1. Request money from people likely to give it to you. If you were to total up the number of people who have shown in solo or group shows at the museum, plus those who have given money to the museum either in memberships or by participating in programming in the past, you would easily have a couple of thousand people that you could email and hit up for donations. Emailing people is free, and I can’t understand why you haven’t done this already. For many people, sending you $10 or $25 is totally doable and easy, and not the kind of thing they really expect anything in return for, other than to see you survive and keep your doors open. Again, emailing people to ask for money is a possible way to raise money completely for free. You need to make it known that small donations are not only welcome but actually crucial for your existence.
2. Talk to the press. I know, it’s hard to interest the press in covering a story in Jersey City because we always have what goes on across the Hudson as our competition. But you can try. And an excellent way to get people interested in helping you is to actually tell them you need assistance and to remind them of the great work you’ve done in the past. But you’re going to have to reach a little further than the Jersey Journal or the Newark Star Ledger to get the word out. Those newspapers are fine and are a great place to start, but you have to keep going and try and get places like the NY Times to write about you. I know, it’s crazy that there are people who live in JC and don’t read the local papers, but… well, hey, I happen to be one of those people.
3. With the money you have raised from Steps 1 and 2, actually do some programming. Having the museum open one day a week is not a great way to convince the community that your museum is the vital institution that it is. And I understand that fully staffing up the museum and keeping it open 6 or 7 days a week may not be an option. But it’s summer now, and there’s tons of people wandering around, looking for stuff to do in the evenings and on the weekends. Film screenings, panel discussions, performances, how-to demos, kids projects…. these things should all be very, very cheap to put together and will generate you income and interest. Super easy example: The Lowes Theater just did its last screening of the summer; wouldn’t their audience be awesome to tap into? The equipment and space is all there at the museum already; with just a little money raised it seems that you could very quickly generate more if you were creative.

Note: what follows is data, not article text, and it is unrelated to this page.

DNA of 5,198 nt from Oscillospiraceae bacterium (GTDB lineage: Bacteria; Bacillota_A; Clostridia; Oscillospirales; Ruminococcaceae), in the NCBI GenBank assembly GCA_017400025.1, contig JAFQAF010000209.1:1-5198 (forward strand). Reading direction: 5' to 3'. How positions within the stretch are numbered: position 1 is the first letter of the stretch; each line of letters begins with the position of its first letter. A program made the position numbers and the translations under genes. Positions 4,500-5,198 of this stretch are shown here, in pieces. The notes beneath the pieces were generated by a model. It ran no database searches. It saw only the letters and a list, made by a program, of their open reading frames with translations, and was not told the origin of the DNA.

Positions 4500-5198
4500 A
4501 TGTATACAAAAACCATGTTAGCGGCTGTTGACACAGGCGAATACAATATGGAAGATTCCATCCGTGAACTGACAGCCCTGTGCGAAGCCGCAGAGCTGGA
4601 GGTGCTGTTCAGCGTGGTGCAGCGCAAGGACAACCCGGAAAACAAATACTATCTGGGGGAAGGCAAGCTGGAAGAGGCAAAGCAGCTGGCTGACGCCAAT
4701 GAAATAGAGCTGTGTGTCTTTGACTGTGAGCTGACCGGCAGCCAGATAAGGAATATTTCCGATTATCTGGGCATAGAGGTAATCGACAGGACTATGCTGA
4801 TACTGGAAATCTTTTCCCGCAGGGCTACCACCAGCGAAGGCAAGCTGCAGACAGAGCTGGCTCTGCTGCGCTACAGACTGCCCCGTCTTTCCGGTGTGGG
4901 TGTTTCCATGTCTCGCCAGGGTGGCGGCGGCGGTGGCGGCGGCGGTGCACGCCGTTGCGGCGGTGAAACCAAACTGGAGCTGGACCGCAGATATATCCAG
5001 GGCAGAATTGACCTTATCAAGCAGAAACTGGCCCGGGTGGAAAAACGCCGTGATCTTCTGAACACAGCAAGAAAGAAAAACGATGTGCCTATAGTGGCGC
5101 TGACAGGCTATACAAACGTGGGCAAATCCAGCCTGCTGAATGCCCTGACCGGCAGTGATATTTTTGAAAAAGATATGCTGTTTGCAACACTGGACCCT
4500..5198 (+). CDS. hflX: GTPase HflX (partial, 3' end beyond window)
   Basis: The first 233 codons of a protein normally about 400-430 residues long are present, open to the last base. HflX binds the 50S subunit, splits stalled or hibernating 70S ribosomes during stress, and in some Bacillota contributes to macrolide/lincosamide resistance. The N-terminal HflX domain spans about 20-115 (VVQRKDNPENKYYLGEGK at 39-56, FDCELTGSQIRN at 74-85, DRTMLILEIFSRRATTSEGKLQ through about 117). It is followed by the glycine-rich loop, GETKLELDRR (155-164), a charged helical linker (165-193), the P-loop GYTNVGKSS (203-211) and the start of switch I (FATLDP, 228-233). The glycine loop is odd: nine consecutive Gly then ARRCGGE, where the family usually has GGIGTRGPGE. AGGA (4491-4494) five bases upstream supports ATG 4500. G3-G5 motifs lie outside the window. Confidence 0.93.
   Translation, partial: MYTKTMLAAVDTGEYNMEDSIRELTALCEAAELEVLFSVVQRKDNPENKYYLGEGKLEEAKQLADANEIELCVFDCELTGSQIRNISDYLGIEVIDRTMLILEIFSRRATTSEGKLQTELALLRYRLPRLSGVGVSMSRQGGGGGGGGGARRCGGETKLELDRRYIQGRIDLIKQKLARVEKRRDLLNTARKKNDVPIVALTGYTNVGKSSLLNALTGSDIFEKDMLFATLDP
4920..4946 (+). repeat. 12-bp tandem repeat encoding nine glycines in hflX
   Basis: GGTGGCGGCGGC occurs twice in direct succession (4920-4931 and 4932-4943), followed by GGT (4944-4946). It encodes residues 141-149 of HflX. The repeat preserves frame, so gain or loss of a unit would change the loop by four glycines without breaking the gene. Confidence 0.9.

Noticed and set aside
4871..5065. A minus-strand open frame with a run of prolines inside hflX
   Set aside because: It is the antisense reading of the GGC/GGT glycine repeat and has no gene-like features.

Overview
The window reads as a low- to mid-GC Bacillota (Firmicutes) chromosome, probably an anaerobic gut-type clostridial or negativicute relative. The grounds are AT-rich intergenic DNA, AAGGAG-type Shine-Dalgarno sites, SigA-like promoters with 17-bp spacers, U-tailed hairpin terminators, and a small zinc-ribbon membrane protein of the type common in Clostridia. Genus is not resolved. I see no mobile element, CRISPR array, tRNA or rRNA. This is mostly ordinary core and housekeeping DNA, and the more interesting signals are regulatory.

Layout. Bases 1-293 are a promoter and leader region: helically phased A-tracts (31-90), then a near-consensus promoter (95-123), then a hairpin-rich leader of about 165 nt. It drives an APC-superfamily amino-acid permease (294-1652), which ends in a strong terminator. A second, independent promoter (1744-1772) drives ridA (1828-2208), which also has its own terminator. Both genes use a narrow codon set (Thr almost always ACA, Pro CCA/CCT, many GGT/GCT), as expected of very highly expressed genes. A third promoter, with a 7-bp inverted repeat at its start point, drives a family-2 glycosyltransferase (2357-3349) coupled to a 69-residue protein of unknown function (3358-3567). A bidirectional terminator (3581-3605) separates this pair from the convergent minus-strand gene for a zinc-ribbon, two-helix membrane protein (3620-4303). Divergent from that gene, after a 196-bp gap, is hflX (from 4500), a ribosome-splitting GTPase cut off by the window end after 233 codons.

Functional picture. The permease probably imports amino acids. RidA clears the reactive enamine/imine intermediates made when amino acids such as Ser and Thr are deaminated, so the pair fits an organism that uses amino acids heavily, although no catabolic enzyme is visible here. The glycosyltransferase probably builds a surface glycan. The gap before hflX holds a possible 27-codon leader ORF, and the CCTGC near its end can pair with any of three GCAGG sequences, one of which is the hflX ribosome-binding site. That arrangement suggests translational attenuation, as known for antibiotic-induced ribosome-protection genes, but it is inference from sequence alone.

I don’t think this should be so hard. I think it’s still savable. So, what do you say, JC Museum?
A thought I keep coming back to is that this is a confusing time to be an artist, a time when it seems like so many contradictory things are true. An article in today’s NY Times about the Guggenheim pairing with Youtube to find (dare I say it?) the next great video artist is a great example.
The proposed exhibition/contest is all about reaching out and trying to bring in new audiences. However, I love what Robert Storr has to say about it:
“Hit-and-run, no-fault encounters between curators and artists, works and the public, will never give useful shape to the art of the present nor define the viewpoint of institutions.”
“It’s time to stop kidding ourselves. The museum as revolving door for new talent is the enemy of art and of talent, not their friend — and the enemy of the public as well, since it refuses to actually serve that public but serves up art as if it was quick-to-spoil produce from a Fresh Direct warehouse.”
Woo hoo! What an awesome couple of quotes – smart, culturally literate, and a little nasty at the end. Love it.
But then the other side of the story is this: If there is this thing (say, Youtube) that is out there and engaging people and encouraging them to create stuff (art? maybe?), isn’t it foolish for a museum to completely ignore it? Wouldn’t it be smart for a museum to at least try – try, as in an experiment, maybe just one time – to bring it in under its umbrella, just to see what happens? Weren’t weird experiments like this one the kind of thing the New Museum would have done when Marcia Tucker was still alive, and now we all seem to be in agreement that it’s gotten way to stodgy and boring and sold out? Isn’t it sort of cool that the Guggenheim, of all places, should be giving an idea like this a whirl?
So on one hand, I think it’s a terrible idea, one that is cheap and gimmicky. And then on the other, I totally think it’s worth a shot and that it would be silly for some museum somewhere to not give a project like this a try. And artists are really stuck in the middle – if you’re a video artist, no matter how you feel about this project, you’d be crazy for not entering in your work just in case.
I think this is my new default thing when I don’t really have anything to blog about: a shot of my work table:
I have a doctor’s appointment/physical exam tomorrow – my first in 5+ years. I have no reason to fear; I eat well, exercise a lot, and really don’t engage in any sort of bad-for-you behaviors. And yet, I’m terrified. This is why I haven’t gone in 5+ years. Blech.